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Team Discraft's Barrett White

Barrett White / Team Discraft NAME: Barrett White  
HOMETOWN: Forest Park, IL
PDGA #: 16737
2013 PDGA RATING: 916
BORN: 1968
day gig: Billing Group Manager, FMC-NA
  • 2X Master Women's Pro World Champion (2013, 2010)
  • 1st, 2011 Mad City Open
  • 1st, 2011 IL State Championships
  • 08, 09 USWDGC Master Women's Champion
  • 1st, 2009 Greater Peoria Open
  • 1st, 2006 St. Louis Open
  • 1st, 2006 IL State Championships
  • 1st, 2006 IL Open Series overalls
  • 6th, 2006 Women's US Nationals
  • 2nd, Am Worlds 2000
  • co-Rookie of the Year 2001
    Still pretty giddy from Worlds 2010. Became the Master Women's World Champion in 2010, shooting past a super-talented (legendary) field that included 5-time Women's Open champ Elaine King and Discraft teammate Sheila Kirkham. Unbelievable event. Gorgeous park complex. Wonderful group of competitors. Volunteers were unbelievable. And I got my Worlds Crystal Buzzz autographed by the lead singer for Bad Religion at his book signing. Finishing 2011 by shooting -8 in a tournament round at Dretzka winter layout.
    Barrett's Disc Golf Tips
    Look At Your Options:
    Take the time to look at all the shot options you have, instead of over-focusing on one choice when looking at a hole. This means exploring and playing with your discs off the course, too. A disc will fly in almost any position, which is useful when you have thrown yourself into a sticky situation. Experiment, play. Also, play catch as much as you can. Get to the point where throwing discs is fun and feels natural, so you don't put so much pressure on yourself and get into your head so much in pressure situations.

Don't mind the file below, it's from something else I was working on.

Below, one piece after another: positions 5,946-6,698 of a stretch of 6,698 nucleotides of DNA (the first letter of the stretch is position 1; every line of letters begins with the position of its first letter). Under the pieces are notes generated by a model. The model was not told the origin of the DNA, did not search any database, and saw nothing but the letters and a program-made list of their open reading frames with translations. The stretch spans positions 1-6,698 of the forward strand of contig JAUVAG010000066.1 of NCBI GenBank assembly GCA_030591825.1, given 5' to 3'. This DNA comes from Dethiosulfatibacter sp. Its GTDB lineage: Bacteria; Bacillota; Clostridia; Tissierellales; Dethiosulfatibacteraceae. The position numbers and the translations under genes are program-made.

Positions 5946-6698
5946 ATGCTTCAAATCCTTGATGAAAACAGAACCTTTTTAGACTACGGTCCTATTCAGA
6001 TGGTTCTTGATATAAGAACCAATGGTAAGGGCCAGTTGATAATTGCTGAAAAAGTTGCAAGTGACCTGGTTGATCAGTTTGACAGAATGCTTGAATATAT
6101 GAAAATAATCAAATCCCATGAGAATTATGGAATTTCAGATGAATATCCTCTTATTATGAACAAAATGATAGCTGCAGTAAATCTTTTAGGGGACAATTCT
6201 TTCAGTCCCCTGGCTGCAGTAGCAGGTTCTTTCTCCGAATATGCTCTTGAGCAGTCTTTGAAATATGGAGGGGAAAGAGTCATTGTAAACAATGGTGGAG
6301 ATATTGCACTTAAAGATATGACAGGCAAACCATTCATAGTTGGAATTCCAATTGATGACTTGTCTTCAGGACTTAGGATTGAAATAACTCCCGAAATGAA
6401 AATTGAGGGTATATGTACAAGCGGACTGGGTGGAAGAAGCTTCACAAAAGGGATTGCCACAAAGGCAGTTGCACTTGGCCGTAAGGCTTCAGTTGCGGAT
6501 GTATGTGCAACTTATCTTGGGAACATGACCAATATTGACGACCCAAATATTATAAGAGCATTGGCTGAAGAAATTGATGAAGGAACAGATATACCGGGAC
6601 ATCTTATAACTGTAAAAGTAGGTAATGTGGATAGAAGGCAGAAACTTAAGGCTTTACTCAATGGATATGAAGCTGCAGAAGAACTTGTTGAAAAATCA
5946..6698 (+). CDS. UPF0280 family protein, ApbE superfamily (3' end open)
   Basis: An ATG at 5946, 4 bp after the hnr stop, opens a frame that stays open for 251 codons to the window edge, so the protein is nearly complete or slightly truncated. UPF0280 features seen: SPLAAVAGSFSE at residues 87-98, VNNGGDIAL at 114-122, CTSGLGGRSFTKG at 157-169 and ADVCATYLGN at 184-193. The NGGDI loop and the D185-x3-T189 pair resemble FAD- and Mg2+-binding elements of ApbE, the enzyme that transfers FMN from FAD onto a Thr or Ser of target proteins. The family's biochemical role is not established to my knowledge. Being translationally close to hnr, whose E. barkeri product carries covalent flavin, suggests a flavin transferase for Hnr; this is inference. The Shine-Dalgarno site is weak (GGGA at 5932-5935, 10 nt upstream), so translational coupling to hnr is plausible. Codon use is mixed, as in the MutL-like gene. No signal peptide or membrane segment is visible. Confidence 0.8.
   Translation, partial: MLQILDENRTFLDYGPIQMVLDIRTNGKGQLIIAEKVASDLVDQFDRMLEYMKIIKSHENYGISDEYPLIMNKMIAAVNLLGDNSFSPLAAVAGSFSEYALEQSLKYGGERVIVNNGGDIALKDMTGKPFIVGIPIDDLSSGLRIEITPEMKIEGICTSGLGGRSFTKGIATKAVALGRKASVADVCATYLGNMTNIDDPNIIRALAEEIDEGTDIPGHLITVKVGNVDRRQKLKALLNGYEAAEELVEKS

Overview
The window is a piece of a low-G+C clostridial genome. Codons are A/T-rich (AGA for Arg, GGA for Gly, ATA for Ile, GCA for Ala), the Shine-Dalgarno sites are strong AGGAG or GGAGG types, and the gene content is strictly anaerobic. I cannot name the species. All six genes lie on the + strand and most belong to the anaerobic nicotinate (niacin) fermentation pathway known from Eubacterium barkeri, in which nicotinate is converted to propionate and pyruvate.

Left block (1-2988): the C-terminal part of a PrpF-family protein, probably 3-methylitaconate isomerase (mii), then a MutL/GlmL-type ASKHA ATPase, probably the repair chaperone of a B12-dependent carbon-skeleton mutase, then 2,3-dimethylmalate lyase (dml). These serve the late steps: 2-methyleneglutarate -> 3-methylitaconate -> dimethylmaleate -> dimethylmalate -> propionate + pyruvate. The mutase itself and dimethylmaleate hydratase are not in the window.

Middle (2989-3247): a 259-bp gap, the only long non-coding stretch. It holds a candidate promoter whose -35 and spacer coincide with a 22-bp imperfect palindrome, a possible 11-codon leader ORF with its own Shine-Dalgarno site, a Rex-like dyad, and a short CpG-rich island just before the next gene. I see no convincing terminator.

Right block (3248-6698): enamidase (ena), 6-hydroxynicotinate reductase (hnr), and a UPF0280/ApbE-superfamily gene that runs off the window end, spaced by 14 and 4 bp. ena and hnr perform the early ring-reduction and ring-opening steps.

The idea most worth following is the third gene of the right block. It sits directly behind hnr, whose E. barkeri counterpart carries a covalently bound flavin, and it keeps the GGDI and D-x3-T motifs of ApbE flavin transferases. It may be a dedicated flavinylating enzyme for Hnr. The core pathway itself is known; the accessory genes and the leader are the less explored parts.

Check Your Stance:
    So many players throw from an awkward position to keep their 'front' foot behind their marker. I'm always surprised by how many experienced golfers I will see throwing from the rough, with their center mass less than three feet from clearer throwing zones. I have worked with players to explain the 'pivot foot' concept (carryover from Ultimate), which allows for more reach when an initial shot does not land in a clear area. If you use the pivot foot as a starting point and step out from there, without feeling obligated to keep your toe pointing directly towards your mini, you have the full 180 degree rotation available to you behind the line of your mini, which opens up your options a lot.

    Barrett White / Team Discraft

    Isolate and Hone:
    The big jump in my distance came with my first reconstructive ankle surgery. It forced me to stand up on my release rather than stepping down and around my marker, as I was accustomed to doing from Ultimate. While I don't recommend surgery as a distance-adding strategy (playing 18-54 holes on crutches is a bit tiring), it does reinforce the need to occasionally slow down and evaluate the components of your approach. Work on driving from a standstill and really focus on your arm and trunk motion; this will allow you to isolate and hone the motions that really work for you. Do the same with your footwork, slow down your steps and see if your footwork is helping or hurting your throw. If you can learn to isolate the different components of your drive, it will be easier to tune up your throws, if you find something is working or not working for you. A fabulous takeaway from playing multiple times on crutches is that I can drive with little to no approach as conditions dictate. Don't be too over reliant on a high-speed, high-power approach; sometimes one or two steps and a bit more control will do just fine.